After once again struggling mightily through the 2012 postseason (most notably being benched by Joe Girardi  in the ALCS) A-Rod once again found himself in the unenviable position of facing another hip surgery while simultaneously being the center of huge performance enhancing drug investigation. This time, A-Rod was tabbed as the ring leader in the Biogenesis Clinic scandal, accused of obtaining Human Growth Hormone and other substances and recruiting teammates and other Major Leaguers to do the same, then attempting to cover-up his actions and interfere with MLB investigation proceedings.

A-Rod was absent from the lineup, but central in the headlines throughout the beginning of the 2013 season, as Major League Baseball eventually suspended 13 players for their alleged involvement with the Biogenesis Clinic. A-rod’s was the last and most severe of the penalties, totaling 211 games plus any potential postseason contests. Meanwhile, A-Rod and his lawyer and media relations team concocted a severely bizarre, soap-opera-worthy drama of insinuations and accusations which implied the existence of a vast conspiracy between the Yankees and MLB to keep him off the field and void his contract.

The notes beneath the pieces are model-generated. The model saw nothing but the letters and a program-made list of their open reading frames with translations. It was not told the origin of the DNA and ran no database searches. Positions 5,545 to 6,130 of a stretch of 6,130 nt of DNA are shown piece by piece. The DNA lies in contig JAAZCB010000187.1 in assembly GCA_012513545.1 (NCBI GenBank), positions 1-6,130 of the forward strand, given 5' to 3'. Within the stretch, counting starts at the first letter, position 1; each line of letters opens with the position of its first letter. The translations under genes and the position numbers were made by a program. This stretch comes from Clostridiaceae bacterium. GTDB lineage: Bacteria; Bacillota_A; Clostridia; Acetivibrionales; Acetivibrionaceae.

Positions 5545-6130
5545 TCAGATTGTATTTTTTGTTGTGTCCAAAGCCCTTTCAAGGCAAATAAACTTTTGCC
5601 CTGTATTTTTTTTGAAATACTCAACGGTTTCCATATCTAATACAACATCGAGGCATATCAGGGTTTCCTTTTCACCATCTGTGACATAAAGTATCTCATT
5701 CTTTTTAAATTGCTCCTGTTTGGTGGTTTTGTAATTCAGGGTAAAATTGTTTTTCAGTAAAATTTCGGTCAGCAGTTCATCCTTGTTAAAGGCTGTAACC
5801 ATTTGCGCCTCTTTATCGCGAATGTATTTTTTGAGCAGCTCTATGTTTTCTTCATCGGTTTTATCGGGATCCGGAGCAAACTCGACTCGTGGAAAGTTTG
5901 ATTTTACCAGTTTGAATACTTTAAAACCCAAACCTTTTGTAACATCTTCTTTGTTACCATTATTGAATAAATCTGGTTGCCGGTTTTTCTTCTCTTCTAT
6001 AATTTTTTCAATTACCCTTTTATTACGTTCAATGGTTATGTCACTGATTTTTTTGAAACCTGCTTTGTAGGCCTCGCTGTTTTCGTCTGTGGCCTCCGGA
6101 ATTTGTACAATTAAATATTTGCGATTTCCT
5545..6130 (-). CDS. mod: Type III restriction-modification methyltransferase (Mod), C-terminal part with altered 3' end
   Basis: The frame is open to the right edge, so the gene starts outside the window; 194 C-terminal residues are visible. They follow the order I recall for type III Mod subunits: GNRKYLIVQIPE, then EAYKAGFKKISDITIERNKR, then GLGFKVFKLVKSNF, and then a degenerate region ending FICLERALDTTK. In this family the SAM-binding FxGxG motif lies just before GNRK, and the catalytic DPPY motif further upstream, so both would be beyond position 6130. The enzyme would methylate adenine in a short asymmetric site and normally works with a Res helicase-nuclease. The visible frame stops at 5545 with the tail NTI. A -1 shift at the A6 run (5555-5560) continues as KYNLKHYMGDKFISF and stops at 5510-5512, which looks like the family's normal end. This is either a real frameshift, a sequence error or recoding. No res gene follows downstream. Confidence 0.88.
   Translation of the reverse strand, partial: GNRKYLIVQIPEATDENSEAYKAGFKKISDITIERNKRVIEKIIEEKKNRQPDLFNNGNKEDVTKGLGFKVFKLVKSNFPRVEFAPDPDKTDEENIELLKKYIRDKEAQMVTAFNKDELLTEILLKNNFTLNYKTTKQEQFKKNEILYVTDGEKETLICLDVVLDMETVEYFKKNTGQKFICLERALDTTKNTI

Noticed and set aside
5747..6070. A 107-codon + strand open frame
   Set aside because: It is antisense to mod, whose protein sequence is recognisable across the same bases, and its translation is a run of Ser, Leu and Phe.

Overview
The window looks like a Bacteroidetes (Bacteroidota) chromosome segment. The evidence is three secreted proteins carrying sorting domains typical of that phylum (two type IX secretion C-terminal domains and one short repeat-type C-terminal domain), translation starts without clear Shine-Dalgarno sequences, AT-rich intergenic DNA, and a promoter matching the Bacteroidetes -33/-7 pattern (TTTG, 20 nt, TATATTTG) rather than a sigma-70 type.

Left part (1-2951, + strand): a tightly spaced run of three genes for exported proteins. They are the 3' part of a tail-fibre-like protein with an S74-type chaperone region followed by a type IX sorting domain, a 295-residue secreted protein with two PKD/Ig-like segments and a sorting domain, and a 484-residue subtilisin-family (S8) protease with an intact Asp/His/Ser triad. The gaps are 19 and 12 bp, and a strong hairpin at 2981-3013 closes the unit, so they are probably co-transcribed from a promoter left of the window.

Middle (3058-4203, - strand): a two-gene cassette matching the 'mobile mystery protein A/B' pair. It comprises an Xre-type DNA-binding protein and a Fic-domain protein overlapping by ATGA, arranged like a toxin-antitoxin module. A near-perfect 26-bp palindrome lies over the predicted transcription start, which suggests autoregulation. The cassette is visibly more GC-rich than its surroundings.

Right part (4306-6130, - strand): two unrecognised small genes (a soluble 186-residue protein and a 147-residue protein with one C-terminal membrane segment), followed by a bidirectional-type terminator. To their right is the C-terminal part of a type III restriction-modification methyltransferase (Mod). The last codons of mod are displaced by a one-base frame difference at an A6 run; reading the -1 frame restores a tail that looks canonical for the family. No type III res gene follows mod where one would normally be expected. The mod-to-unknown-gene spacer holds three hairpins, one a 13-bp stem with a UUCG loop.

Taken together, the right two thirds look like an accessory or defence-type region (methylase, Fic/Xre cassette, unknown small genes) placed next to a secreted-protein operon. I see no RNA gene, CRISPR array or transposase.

Sympathy for A-rod was at an all-time low.

Despite an incredible rash of injuries to key stars—keeping the likes of Mark Teixeira, Curtis Granderson, Derek Jeter, newcomer Kevin Youkilis, and other key role players out of the lineup for much of the first half of the season—even most Yankee fans were reticent to see A-Rod rejoin the team.

Things changed drastically on 18 August 2013, early in a critical game against the arch-rival and then-division-leading Red Sox.

Starter Ryan Dempster threw inside on A-Rod on four consecutive pitches, ultimately hitting him in the ribs on a 3-0 pitch. The umpire immediately warned the pitcher, the Red Sox dugout, AND the Yankees dugout, and threw out Yankees manager Joe Girardi before he could even make his way out of the dugout to argue. Dempster was not ejected and ultimately only suspended five games. He and his manager would both shamelessly claim on multiple occasions that the hit-by-pitch was unintentional.